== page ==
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How to maintain safety and quality using cavity trays

Safety sits at the top of the specifier’s agenda, but how do you keep informed, maintain trust and juggle other pressures such as cost? A roundtable came up with some ideas

Left to right Fionnuala Murray, brand executive, Keystone Group; Nia Rodgers, senior architect, tp bennett; John Duffin, managing director, Keyfix; Alex Spinks, head of technical management, Fairview New Homes; Martyna Kielbasa, senior design & technical manager, L&Q Group; Simone de Gale, chair; Bernadette Barker, RIBA expert, Barker Consultants; and Craig Renton, architect and consultant.
Left to right Fionnuala Murray, brand executive, Keystone Group; Nia Rodgers, senior architect, tp bennett; John Duffin, managing director, Keyfix; Alex Spinks, head of technical management, Fairview New Homes; Martyna Kielbasa, senior design & technical manager, L&Q Group; Simone de Gale, chair; Bernadette Barker, RIBA expert, Barker Consultants; and Craig Renton, architect and consultant.

At a time of increased scrutiny of fire safety, what is the best practice for architects when specifying non-combustible cavity tray systems? That was the subject of a RIBAJ/Keyfix roundtable discussion that sought to identify the difficulties and find a better way forward for manufacturers, specifiers, clients and occupants alike.

Designed to collect water that has penetrated the external skin of a cavity wall, cavity tray systems are one of the few products that pass through vertical fire barriers around the whole building. If specified and installed wrongly, these can compromise build quality and safety, increase insurance costs and compromise homeowners’ warranties.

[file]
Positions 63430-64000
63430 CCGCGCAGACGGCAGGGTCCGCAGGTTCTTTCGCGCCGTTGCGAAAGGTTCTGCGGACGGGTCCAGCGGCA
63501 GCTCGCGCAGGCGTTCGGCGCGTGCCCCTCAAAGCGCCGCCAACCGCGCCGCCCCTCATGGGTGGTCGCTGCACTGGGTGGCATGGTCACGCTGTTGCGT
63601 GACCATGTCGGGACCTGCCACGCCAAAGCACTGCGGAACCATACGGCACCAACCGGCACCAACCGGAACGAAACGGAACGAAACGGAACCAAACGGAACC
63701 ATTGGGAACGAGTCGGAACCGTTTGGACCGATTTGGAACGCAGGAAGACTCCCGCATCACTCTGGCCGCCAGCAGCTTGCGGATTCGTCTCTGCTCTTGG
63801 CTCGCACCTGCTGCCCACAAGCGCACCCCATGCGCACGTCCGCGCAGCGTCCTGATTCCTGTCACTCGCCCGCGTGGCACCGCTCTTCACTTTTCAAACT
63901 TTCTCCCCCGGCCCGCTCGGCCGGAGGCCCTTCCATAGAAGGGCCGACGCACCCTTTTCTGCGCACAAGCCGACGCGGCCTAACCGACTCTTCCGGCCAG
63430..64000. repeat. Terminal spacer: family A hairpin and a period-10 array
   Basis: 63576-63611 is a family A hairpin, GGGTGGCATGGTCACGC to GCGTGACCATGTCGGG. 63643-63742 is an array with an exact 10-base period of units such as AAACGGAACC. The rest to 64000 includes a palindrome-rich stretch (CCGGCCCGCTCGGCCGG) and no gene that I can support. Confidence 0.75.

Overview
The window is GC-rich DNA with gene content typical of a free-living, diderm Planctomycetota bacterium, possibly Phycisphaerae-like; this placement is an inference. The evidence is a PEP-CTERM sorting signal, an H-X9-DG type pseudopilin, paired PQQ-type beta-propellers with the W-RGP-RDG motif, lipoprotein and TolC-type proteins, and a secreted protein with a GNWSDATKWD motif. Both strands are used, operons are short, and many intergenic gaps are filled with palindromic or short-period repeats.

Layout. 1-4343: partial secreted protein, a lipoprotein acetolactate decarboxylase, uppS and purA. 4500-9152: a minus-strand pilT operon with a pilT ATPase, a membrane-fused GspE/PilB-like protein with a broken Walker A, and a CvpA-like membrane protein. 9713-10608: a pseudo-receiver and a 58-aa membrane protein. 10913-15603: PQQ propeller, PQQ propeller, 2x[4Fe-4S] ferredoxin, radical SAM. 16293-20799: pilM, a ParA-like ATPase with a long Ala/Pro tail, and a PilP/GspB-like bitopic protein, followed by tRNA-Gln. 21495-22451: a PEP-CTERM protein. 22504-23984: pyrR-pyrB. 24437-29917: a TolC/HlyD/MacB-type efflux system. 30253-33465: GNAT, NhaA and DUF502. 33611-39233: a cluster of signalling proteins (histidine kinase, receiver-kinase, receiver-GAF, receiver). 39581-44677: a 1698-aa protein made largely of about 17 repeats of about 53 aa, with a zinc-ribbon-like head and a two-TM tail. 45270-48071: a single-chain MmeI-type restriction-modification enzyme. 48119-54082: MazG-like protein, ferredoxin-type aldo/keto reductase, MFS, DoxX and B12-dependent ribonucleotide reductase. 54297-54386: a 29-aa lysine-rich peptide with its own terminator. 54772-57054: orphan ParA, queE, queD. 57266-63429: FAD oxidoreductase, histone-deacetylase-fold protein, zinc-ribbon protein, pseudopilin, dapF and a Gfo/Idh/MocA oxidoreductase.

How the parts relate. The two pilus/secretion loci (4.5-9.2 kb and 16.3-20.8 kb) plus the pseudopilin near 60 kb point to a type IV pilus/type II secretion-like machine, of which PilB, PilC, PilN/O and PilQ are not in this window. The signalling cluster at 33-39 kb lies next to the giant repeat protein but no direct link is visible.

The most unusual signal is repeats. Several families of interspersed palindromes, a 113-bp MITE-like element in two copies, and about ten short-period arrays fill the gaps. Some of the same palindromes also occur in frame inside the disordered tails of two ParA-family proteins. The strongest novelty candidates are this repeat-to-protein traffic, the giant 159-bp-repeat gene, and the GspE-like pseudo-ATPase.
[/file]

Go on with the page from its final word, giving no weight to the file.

There was general agreement that problems arose from the use of ‘equal or approved’ in the building specification, which can lead to minimum selection standards when an A1-rated product may have been the original choice. This introduces more potential for things to go wrong, such as incompatibility with other specified materials, unless the substitutions have sufficient scrutiny.

Participants were not necessarily in favour of the removal of ‘equal or approved’ given the need for flexibility when there are supply chain issues. But they agreed there was a needed for greater awareness of the implications of substitutions, and crucially who was taking responsibility for the approval of these. Too often this is left to the site team or a subcontractor. Time also needs to be allowed in an architect’s contract for them to carry out their  due diligence and replicate their research when a product is substituted.

Perhaps architects have to learn to allow for this in their fee, suggested one participant. Is there a way of better encapsulating what the architect required in the equal or approved specification, perhaps with some form of checklist to prove that a substitution is equal? 

Architects wanted to be confident that they were specifying a totally tested, robust, warranted system

‘You have to define what you’re asking for equivalence on,’ said one. Why not, asked another, require guidance to be ‘equal and approved’ instead? Getting building control involved from the earliest stage could also help with compliance and embed the product you want in the spec. One housebuilder had avoided the use of ‘equal or approved’ substitutions by standardising its own detailing and issuing them in instructions to architects as guidance. This had, they said, improved the quality of build.